At least four Chinese-owned supertankers are shipping Russian Urals crude to China, according to trading sources and tracking data, as Moscow seeks vessels for exports after a G7 oil price cap restricted the use of Western cargo services and insurance.
China, the world’s top oil importer, has continued buying Russian oil despite Western sanctions, after Russian President Vladimir Putin and Chinese leader Xi Jinping launched what they called a no-limits partnership before the war in Ukraine.
The sources said a fifth supertanker, or very large crude carrier (VLCC), was shipping crude to India, which like China has continued buying Russian oil sold at a discount as many Western buyers turn to other suppliers.
All five shipments were scheduled between December 22 and January 23, according to the sources and Eikon ship tracking data.
The G7 price cap introduced in December allows countries outside the European Union to import seaborne Russian oil but it prohibits shipping, insurance and re-insurance companies from handling Russian crude cargoes unless sold for below the $60 cap.
“With Urals prices well below the price cap, the business of buying and trading Urals is essentially legitimate,” an executive with a Chinese firm involved in the shipments said.
As the United States and its allies tried to choke off Moscow’s energy revenues to limit its ability to fund the Ukraine war, Russia quickly diverted oil exports from Europe last year, mainly to Asia.
The longer voyages, heavy discounts and record-high freight rates ate into profits but the use of supertankers on the Asian routes may now cut shipping costs.
The Russian energy and transport ministries declined to comment. China’s foreign ministry did not respond to a request for comment, although Beijing has previously called the Western sanctions on Russia illegal.
Indian Oil Minister Hardeep Singh Puri said at a press briefing on Thursday that India would buy oil from wherever it could secure the cheapest price.
Industry sources say Indian refiners are securing a discount of $15-$20 per barrel on Russian oil on a delivered basis compared to Brent.
Russia is sending Urals from its Western ports for transhipment to supertankers Lauren II, Monica S, Catalina 7 and Natalina 7, all Panama-flagged ships bound for China, while the Sao Paulo is already approaching India, according to three trading sources and Eikon data.
Based on Eikon data and public maritime databases, Lauren II is managed by China’s Greetee Co Ltd and owned by China’s Maisie Ltd, Catalina 7 is owned by Hong Kong’s Canes Venatici Ltd and Natalina 7 by Hong Kong’s Astrid Menks Ltd with both managed by China’s Runne Co Ltd, while Monica S is owned by China’s Gabrielle Ltd and managed by Derecttor Co Ltd. The Sao Paulo is owned and managed by Cyprus-based Rotimo Holdings Ltd.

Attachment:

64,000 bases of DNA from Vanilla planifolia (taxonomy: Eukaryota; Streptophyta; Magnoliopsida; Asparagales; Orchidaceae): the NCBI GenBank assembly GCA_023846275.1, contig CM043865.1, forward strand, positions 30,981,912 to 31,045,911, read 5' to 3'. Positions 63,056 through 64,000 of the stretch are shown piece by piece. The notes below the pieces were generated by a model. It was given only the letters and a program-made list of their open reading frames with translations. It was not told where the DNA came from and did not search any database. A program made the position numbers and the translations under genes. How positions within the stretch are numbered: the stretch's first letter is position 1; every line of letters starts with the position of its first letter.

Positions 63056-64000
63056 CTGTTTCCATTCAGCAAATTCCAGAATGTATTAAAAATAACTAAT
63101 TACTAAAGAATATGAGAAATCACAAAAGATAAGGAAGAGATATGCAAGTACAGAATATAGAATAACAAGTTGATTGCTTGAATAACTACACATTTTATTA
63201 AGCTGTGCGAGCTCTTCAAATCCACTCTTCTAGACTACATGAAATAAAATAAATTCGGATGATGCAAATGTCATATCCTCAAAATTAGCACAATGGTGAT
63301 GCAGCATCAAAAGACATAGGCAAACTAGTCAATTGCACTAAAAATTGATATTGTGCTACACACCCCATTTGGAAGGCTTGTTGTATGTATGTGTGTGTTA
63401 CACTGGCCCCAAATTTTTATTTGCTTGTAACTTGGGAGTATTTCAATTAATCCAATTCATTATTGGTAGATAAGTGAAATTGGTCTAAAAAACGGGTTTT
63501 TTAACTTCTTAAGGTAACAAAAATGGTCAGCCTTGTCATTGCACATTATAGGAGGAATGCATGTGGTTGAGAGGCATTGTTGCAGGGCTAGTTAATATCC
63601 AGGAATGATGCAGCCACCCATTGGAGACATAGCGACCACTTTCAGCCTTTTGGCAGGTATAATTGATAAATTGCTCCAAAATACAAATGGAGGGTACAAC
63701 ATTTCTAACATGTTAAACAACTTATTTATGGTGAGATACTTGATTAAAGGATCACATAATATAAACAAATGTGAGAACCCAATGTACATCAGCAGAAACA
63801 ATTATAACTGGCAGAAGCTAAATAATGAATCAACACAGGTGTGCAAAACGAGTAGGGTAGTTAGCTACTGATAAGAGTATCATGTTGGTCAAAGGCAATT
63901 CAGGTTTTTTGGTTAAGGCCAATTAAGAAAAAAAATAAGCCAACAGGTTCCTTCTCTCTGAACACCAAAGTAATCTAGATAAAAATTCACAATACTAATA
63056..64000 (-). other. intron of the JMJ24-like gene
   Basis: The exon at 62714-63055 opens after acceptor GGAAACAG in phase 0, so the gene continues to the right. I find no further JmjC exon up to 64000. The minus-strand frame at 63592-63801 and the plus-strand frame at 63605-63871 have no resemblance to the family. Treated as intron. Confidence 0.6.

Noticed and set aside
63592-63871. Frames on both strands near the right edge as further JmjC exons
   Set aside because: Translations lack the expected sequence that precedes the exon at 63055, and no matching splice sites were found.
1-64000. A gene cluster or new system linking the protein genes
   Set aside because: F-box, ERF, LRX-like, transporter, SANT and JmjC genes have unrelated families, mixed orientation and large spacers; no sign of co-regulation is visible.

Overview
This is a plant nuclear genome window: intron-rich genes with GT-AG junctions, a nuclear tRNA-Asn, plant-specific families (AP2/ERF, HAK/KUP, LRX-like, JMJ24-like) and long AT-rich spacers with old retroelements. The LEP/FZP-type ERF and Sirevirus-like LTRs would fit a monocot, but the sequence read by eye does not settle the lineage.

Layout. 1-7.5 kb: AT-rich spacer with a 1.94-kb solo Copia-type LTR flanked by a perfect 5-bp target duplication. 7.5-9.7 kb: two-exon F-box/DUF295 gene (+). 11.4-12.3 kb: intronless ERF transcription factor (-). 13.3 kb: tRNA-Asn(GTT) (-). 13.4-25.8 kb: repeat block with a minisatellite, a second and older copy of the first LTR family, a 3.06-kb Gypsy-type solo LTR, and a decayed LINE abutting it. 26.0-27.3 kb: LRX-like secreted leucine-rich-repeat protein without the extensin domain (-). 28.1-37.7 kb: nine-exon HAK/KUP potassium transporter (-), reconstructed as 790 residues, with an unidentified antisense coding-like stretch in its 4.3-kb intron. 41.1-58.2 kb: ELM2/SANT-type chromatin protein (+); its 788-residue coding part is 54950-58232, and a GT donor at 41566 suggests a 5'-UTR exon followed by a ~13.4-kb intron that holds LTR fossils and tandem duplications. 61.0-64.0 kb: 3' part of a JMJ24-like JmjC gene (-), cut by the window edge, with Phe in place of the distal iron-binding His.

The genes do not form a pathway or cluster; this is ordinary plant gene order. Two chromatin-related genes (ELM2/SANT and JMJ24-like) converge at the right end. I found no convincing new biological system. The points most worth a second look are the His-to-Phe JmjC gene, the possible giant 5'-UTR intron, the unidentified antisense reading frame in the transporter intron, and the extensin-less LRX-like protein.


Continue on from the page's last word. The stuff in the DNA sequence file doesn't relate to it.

The owners and managers were unable to be immediately contacted because of a lack of public information about them.
The executive with the Chinese firm involved in the shipments estimated a total of 18 Chinese supertankers and another 16 Aframax-sized vessels could be used for shipping Russian crude in 2023, enough to transport 15 million tonnes a year or about 10% of total Urals exports.
A VLCC can carry up to 2 million barrels, a Suezmax vessel up to 1 million barrels and Aframax up to 0.6 million barrels.
While most Russian crude is now heading to China, India and Turkey in Russian or non-western ships, G7 sanctions have led to a shortage of smaller ice-class tankers – many belonging to Greek and Norwegian companies – needed by Russia to transport its crude from Baltic Sea ports in winter.
Russia and China do not have a large fleet of ice-class vessels and using Chinese VLCCs frees them up to travel from Baltic ports to conduct ship-to-ship transfers to bigger tankers in international waters, according to traders.
This practice showed up in Eikon tracking data, including in Mediterranean international waters, with the executive highlighting operations near Ceuta, a Spanish autonomous city on the north coast of Africa, and Greece’s Kalamata, a city in the Peloponnese peninsula in southern Greece.
“It’s extremely expensive and doesn’t make sense to use ice-class tankers for long distances,” one European market trader said, explaining why VLCCs were being used.
Another trader said the Ukraine war and sanctions had pushed up demand for smaller tankers and driven down rates for large vessels, helping reduce some of the extra costs Russia faces.
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